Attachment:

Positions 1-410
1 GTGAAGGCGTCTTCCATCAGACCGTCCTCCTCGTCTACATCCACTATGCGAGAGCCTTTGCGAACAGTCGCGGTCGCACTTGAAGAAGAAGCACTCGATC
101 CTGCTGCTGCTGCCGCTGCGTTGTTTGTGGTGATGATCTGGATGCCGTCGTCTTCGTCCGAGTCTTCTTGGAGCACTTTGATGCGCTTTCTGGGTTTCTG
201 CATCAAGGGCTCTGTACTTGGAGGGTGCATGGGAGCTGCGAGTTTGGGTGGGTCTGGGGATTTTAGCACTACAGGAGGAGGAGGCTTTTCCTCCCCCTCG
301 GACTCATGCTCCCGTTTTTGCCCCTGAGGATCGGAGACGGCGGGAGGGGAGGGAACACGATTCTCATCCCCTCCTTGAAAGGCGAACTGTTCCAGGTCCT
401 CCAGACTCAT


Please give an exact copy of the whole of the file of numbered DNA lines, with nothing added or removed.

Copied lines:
Positions 1-410
1 GTGAAGGCGTCTTCCATCAGACCGTCCTCCTCGTCTACATCCACTATGCGAGAGCCTTTGCGAACAGTCGCGGTCGCACTTGAAGAAGAAGCACTCGATC
101 CTGCTGCTGCTGCCGCTGCGTTGTTTGTGGTGATGATCTGGATGCCGTCGTCTTCGTCCGAGTCTTCTTGGAGCACTTTGATGCGCTTTCTGGGTTTCTG
201 CATCAAGGGCTCTGTACTTGGAGGGTGCATGGGAGCTGCGAGTTTGGGTGGGTCTGGGGATTTTAGCACTACAGGAGGAGGAGGCTTTTCCTCCCCCTCG
301 GACTCATGCTCCCGTTTTTGCCCCTGAGGATCGGAGACGGCGGGAGGGGAGGGAACACGATTCTCATCCCCTCCTTGAAAGGCGAACTGTTCCAGGTCCT
401 CCAGACTCAT